Foursquare, Kingston Stockade founder Dennis Crowley builds a club from scratch

Foursquare co-founder Dennis Crowley speaks to SI's Grant Wahl about the challenges of starting his fourth-tier soccer club from scratch.
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Dennis Crowley is no stranger to the startup world, launching and co-founding Foursquare, among his other tech ventures. But last year he turned his attention to an area where he had considerably less expertise: soccer.

Crowley created Kingston Stockade FC, a club in the fourth-tier NPSL, located in New York's Hudson Valley. Starting a soccer club from scratch is accompanied by a number of questions and challenges, which Crowley quickly found out and tackled. 

"It was tough. There's not a lot of material online. When you Google 'how do you star a soccer club from scratch' you don't really get a lot." Crowley joked to SI's Grant Wahl in this week's Planet Fútbol Podcast.

Crowley is all for full transparency of his process, which is why after learning what it took and executing it, he provided all of the information and data, from expenses to roadmap, for anyone to see in recapping Kingston Stockade's first season and launch.

With the club in the fourth tier of U.S. Soccer's closed pyramid, the topic of promotion and relegation is naturally on Crowley's mind as well.

"By not having a chance to get promoted, you never have a chance to compete in a bigger market, in a bigger audience," he said. "You never have a chance to get a cut of sponsorship or broadcast revenue that may be associated with a higher league. This is how these systems work everywhere else in the world, just the infrastructure isn't here yet. 

"If you want that system to exist someone just has to get to work trying to build it. ... Why can't we help to push that agenda forward?"

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While recognizing the obvious differences between the two, Crowley likens trying to alter U.S. Soccer's pyramid to a tech venture, in that it starts with taking action and building small, not just sitting idly by hoping things happen.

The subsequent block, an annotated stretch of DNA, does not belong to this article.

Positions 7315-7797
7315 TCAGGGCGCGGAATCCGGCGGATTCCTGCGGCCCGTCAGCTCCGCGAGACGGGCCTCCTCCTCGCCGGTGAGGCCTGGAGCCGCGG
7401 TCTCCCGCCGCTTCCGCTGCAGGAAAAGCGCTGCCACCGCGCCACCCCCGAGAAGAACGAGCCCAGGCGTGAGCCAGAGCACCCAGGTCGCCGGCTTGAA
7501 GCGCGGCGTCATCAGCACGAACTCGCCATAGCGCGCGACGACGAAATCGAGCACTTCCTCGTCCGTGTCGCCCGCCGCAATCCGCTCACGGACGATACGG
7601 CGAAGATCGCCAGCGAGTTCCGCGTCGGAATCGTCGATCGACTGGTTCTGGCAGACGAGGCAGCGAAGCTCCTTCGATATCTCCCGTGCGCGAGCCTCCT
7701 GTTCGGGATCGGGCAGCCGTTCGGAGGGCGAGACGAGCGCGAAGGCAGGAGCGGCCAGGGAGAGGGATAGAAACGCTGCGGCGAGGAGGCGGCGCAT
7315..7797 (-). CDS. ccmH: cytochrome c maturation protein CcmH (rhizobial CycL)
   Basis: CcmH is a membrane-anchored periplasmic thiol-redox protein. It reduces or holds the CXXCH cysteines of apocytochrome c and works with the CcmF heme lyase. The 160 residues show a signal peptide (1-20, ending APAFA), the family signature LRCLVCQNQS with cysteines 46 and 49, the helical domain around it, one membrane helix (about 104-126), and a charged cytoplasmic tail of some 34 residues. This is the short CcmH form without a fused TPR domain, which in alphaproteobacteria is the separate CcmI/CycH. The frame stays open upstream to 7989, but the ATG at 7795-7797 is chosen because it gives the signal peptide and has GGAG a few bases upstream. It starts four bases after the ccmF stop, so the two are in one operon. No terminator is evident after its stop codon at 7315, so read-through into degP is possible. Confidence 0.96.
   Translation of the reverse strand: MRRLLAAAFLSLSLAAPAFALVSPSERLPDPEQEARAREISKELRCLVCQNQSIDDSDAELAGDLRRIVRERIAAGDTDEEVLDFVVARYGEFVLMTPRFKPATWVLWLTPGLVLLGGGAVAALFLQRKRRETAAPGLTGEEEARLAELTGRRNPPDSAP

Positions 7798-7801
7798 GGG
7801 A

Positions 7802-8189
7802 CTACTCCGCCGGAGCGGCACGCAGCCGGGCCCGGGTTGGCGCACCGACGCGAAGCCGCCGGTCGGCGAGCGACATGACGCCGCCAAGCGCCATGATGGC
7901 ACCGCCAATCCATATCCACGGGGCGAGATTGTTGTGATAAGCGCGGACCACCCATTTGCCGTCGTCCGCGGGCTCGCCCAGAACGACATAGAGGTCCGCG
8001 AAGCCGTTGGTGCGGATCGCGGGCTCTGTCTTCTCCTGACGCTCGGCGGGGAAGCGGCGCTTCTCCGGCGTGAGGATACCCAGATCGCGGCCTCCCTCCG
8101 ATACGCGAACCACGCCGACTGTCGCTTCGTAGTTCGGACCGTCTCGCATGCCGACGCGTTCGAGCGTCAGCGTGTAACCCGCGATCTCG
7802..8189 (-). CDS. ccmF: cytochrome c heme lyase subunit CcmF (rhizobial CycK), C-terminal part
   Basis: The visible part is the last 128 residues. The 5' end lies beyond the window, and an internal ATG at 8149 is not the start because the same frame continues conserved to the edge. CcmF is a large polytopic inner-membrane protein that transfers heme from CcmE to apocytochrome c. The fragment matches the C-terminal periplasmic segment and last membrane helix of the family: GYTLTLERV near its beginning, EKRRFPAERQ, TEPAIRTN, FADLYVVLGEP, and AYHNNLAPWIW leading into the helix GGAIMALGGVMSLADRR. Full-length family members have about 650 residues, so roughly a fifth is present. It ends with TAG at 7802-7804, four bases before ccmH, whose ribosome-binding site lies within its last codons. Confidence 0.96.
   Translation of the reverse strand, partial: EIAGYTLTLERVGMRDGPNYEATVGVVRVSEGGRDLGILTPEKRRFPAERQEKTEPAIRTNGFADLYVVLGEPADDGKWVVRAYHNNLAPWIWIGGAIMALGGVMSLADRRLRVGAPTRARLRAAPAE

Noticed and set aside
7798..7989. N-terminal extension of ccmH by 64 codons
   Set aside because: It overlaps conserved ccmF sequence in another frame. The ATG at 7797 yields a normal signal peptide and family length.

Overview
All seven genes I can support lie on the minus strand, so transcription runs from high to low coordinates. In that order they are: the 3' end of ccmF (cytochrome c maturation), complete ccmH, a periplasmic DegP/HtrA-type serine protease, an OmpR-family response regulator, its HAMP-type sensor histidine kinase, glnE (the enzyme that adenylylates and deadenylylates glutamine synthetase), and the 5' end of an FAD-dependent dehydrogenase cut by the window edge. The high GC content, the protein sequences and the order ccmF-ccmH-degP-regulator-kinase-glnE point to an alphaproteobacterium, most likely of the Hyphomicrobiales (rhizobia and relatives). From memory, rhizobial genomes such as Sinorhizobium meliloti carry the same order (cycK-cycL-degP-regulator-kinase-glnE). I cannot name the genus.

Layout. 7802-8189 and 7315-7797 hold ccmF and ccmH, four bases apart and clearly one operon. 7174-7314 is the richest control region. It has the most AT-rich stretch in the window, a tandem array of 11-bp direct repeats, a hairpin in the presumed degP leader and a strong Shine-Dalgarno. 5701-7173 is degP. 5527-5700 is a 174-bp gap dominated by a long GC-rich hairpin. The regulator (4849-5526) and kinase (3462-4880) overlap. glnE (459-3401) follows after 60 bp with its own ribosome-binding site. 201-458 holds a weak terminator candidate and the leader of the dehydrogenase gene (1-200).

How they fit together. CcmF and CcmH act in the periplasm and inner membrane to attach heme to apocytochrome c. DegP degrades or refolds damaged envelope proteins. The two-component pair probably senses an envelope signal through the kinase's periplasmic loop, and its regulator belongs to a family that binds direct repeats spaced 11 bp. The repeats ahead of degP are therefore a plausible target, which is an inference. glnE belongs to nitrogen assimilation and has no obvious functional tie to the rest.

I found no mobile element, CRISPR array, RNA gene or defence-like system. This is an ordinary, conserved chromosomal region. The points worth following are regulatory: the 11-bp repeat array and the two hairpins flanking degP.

"Instead of just sitting around and saying 'It has to be this way! It has to be this way!' Well, it's not that way right now," Crowley said. "So let's build the smallest piece possible and then let's go and make friends with other owners in our league, in different leagues and let's see if they think the same as us, and let's try to get on the same page and maybe we put a plan together and maybe that plan goes into effect a year or two from now ... It's about taking baby steps, and making friends, and building coalitions and getting kind of a shared vision around it.

"It's very easy to sit on the sidelines and say 'This is the way it is and I'm going to be mad until it gets fixed.' Or you can be like 'I'm going to raise my hand and try to do something–I don't know if what I'm going to is going to make a difference, but at least I'm going to try to do something.' That's the approach we're taking, because that's always what we've done with tech and startups, and it just seems natural."

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Crowley elaborates on the process of building Kingston Stockade from the ground up, his hopes for promotion and relegation, why he understands where MLS and its owners are coming from and why it can't work just yet in his full interview in the podcast above. He also details Stockade's rise in this mini-documentary with Kick.

After going 5-8-3 in its inaugural season, Stockade's second season in NPSL begins in May.